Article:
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Beyond Tsetse--Implications for Research and Control of Human African Trypanosomiasis Epidemics.

Welburn, Susan C, Molyneux, David ORCID: https://orcid.org/0000-0001-8537-7947 and Maudlin, Ian (2016) 'Beyond Tsetse--Implications for Research and Control of Human African Trypanosomiasis Epidemics.'. Trends in parasitology, Vol 32, Issue 3, pp. 230-241.

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Abstract

Epidemics of both forms of human African trypanosomiasis (HAT) are confined to spatially stable foci in Sub-Saharan Africa while tsetse distribution is widespread. Infection rates of Trypanosoma brucei gambiense in tsetse are extremely low and cannot account for the catastrophic epidemics of Gambian HAT (gHAT) seen over the past century. Here we examine the origins of gHAT epidemics and evidence implicating human genetics in HAT epidemiology. We discuss the role of stress causing breakdown of heritable tolerance in silent disease carriers generating gHAT outbreaks and see how peculiarities in the epidemiologies of gHAT and Rhodesian HAT (rHAT) impact on strategies for disease control.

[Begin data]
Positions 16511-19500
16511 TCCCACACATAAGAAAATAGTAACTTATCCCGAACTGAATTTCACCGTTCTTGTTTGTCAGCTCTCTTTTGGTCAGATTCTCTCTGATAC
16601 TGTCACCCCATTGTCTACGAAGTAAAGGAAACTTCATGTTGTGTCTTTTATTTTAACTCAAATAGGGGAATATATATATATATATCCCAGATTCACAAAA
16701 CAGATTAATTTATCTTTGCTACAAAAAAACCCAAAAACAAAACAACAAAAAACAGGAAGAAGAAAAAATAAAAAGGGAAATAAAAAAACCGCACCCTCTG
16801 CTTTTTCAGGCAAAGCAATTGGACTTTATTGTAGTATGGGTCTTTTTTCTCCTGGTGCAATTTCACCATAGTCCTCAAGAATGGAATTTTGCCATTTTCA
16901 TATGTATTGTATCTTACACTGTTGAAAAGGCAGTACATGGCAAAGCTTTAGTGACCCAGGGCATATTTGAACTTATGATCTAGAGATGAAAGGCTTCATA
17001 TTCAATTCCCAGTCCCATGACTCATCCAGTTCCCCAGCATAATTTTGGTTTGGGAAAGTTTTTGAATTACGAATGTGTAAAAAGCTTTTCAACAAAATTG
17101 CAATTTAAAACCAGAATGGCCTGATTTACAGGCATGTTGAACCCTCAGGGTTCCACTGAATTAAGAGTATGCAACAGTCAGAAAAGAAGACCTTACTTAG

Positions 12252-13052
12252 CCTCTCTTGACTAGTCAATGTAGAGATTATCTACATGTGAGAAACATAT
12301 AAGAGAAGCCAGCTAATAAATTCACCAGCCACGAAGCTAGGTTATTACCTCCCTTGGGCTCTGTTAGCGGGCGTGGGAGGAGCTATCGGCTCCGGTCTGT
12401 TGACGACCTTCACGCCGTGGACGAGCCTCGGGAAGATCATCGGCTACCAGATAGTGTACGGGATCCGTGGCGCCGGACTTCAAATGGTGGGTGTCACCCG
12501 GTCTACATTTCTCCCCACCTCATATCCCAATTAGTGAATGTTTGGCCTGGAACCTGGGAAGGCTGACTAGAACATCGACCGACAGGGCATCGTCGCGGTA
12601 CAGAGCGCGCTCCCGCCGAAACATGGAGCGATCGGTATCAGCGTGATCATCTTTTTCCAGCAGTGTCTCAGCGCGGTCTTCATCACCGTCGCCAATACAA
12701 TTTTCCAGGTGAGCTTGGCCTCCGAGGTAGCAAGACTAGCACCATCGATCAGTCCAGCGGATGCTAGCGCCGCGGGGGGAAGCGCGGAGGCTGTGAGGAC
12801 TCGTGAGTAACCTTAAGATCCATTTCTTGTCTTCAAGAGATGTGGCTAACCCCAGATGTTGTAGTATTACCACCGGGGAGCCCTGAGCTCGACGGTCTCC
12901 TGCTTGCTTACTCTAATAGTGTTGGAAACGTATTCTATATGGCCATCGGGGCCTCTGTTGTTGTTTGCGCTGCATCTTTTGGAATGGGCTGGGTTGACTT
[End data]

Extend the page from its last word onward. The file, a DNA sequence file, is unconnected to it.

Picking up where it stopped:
Item Type: Article
Uncontrolled Keywords: sleeping sickness; HAT; epidemics; tsetse; famine; epigenetics
Subjects: QU Biochemistry > Genetics > QU 500 Genetic phenomena
QX Parasitology > Insects. Other Parasites > QX 505 Diptera
WA Public Health > WA 105 Epidemiology
WC Communicable Diseases > Tropical and Parasitic Diseases > WC 705 Trypanosomiasis
Faculty: Department: Biological Sciences > Department of Tropical Disease Biology
Digital Object Identifer (DOI): https://doi.org/10.1016/j.pt.2015.11.008
Depositing User: Mary Creegan
Date Deposited: 07 Jul 2016 09:47
Last Modified: 06 Feb 2018 13:12
URI: http://archive.lstmed.ac.uk/id/eprint/5966

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